#MeToo Needs a Statute of Limitations and Moral Awakening

#MeToo Needs a Statute of Limitations and Moral Awakening

The older accusation, the more authoritative the evidence must be, even regarding sex crimes.

The Jerusalem Post

September 25, 2018

#MeToo Needs a Statute of Limitations and Moral Awakening

The older accusation, the more authoritative the evidence must be, even regarding sex crimes.

S exual assault allegations dating from the 1980s against Judge Brett Kavanaugh invite an easy conclusion that’s hard to follow – and a hard conclusion that’s easy to follow. Clearly, the issue involves sex, not just sexual assault. Demanding consent for every sexual interaction is easy to endorse, hard to enforce. The harder conclusion involves applying some statute of limitations to accusations. Beyond leaving some innocents unfairly accused, unable to prove their innocence, too many outdated allegations risk making the #MeToo movement seem unfair and unjust. 

Prevention is more important than punishment. So far, the discussion has been too mechanistic, as if potential sex partners must wave red or green flags for stop and go. But this sexual abuse epidemic reflects a deeper, unfashionable, truth: the problem here is missing ethics more than misusing power. If everyone followed Hillel, refusing to do that which is hateful to us onto our neighbors, even demeaning wisecracks, despicable pawing, manipulative relationships, would stop. 

The post-1960s hook ups and bed-hopping made matters worse. Without romanticizing the “good old days,” the if-it-feels-good-do-it sexual revolution freed too many (overwhelmingly male) predators to hurt too many (mostly female) victims. Again, the easy part is declaring “Be good.” Living it is harder.

As sexual accusations mount, we must ask: how old an allegation is too old? 

Both courts of public opinion and courts of law need statutes of limitations. Kavanaugh’s critics should remember: the test of our commitment to justice doesn’t come when innocent friends are falsely accused, but when guilty – or unpopular – people might be treated unfairly. Juanita Broderick’s rape accusations against Bill Clinton and Karen Monahan’s complaints of “emotional and physical abuse” by Congressman Keith Ellison are more credible than the two hazy, decades-old, alcohol-blurred accusations lodged so far against Judge Kavanaugh. #MeToo cannot just target Republicans while absolving Democrats.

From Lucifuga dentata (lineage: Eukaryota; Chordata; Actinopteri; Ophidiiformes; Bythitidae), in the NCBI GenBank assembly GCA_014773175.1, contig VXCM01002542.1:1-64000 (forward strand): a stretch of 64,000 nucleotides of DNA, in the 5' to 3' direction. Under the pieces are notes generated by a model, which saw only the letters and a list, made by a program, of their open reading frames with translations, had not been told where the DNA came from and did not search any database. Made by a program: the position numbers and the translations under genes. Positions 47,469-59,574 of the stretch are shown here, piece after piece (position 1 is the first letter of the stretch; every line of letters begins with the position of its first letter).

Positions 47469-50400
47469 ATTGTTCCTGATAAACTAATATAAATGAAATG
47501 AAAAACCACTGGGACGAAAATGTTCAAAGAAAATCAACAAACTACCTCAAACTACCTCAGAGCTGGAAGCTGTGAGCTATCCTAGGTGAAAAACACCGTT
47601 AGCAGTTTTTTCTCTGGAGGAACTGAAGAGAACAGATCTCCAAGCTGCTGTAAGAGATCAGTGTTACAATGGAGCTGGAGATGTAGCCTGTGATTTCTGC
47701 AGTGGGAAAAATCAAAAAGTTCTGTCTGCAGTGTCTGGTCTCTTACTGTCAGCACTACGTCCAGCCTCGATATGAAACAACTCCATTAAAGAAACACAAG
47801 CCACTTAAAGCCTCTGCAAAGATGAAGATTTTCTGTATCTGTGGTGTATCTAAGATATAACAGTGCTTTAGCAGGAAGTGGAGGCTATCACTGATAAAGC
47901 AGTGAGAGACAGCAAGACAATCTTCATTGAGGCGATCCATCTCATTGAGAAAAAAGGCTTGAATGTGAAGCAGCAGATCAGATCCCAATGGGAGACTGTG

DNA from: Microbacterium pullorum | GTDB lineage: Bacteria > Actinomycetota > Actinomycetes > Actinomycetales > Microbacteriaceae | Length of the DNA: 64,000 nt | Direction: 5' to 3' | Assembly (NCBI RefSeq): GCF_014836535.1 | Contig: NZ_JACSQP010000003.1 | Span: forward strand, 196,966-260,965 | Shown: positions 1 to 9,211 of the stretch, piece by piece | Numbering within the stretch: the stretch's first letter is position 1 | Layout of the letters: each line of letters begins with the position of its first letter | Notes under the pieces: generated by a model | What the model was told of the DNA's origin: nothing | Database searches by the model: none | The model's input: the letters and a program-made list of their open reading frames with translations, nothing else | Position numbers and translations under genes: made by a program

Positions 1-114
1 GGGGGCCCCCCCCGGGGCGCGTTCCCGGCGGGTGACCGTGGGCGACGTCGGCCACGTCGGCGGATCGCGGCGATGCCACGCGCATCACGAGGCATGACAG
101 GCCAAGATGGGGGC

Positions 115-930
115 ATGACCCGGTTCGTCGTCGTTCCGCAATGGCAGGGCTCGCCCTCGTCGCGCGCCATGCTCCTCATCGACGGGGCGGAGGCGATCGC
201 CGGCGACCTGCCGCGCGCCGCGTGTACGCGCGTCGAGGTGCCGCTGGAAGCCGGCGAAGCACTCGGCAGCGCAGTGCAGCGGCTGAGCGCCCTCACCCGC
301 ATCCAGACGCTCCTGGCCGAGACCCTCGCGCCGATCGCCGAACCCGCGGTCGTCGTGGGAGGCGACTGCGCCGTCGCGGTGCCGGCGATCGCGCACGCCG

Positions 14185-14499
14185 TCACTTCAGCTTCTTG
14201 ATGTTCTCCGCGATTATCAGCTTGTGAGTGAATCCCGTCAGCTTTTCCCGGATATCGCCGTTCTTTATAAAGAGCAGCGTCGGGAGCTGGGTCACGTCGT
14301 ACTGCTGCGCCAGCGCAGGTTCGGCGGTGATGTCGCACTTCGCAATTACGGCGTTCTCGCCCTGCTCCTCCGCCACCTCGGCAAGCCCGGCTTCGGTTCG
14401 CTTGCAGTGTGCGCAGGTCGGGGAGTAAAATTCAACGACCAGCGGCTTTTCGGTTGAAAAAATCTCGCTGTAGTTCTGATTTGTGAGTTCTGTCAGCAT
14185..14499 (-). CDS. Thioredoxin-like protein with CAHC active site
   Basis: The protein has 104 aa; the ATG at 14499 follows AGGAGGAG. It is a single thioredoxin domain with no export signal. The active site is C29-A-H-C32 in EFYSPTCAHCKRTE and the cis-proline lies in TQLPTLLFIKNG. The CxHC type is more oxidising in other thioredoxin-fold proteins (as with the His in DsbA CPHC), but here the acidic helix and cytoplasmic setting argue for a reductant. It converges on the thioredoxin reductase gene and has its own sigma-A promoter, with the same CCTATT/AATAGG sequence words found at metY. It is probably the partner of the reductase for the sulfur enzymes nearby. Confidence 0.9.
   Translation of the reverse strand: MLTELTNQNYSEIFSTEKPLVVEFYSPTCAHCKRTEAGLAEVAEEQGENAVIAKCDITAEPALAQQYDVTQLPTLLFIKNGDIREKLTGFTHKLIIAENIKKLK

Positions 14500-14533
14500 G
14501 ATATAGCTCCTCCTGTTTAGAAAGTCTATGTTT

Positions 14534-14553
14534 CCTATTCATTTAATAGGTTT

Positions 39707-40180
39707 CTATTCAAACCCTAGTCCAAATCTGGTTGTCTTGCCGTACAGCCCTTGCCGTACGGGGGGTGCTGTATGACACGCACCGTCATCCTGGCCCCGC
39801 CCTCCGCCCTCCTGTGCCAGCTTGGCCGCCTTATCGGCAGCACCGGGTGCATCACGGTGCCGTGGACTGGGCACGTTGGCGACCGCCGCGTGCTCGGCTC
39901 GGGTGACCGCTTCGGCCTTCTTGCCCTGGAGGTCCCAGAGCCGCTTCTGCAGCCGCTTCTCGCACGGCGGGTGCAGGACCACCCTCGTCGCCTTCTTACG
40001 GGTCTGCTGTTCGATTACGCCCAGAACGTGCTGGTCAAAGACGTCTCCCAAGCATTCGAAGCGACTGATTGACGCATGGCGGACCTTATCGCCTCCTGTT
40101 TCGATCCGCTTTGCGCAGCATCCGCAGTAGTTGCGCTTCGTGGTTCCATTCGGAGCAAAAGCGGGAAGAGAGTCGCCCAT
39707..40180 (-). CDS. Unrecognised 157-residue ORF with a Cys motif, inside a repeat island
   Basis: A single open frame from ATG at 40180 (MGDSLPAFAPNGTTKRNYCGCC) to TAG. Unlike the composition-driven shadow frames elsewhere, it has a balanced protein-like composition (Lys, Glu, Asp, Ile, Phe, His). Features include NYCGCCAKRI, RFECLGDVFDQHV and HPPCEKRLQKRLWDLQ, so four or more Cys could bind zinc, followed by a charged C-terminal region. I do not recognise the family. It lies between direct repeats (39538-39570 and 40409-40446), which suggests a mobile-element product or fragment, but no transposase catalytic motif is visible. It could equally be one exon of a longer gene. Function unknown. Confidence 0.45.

The older accusation, the more authoritative the evidence must be, even regarding sex crimes. 

The statute of limitations is a bedrock of Western justice. In 1540, the English Parliament mandated the ancient notion that imposing varying time limits on prosecuting particular crimes guaranteed social order and treated individuals fairly. Over time, evidence deteriorates, the guilty sometimes repent and punishment’s preventative dimension diminishes. Since 1879, America’s Supreme Court has explained that Statutes of Limitations “promote justice by preventing surprises through the revival of claims that have been allowed to slumber until evidence has been lost.” Such rules – “vital to the welfare of society” and “enlightened jurisprudence” – provide “security and stability to human affairs,” because “even wrongdoers are entitled to assume that their sins may be forgotten.”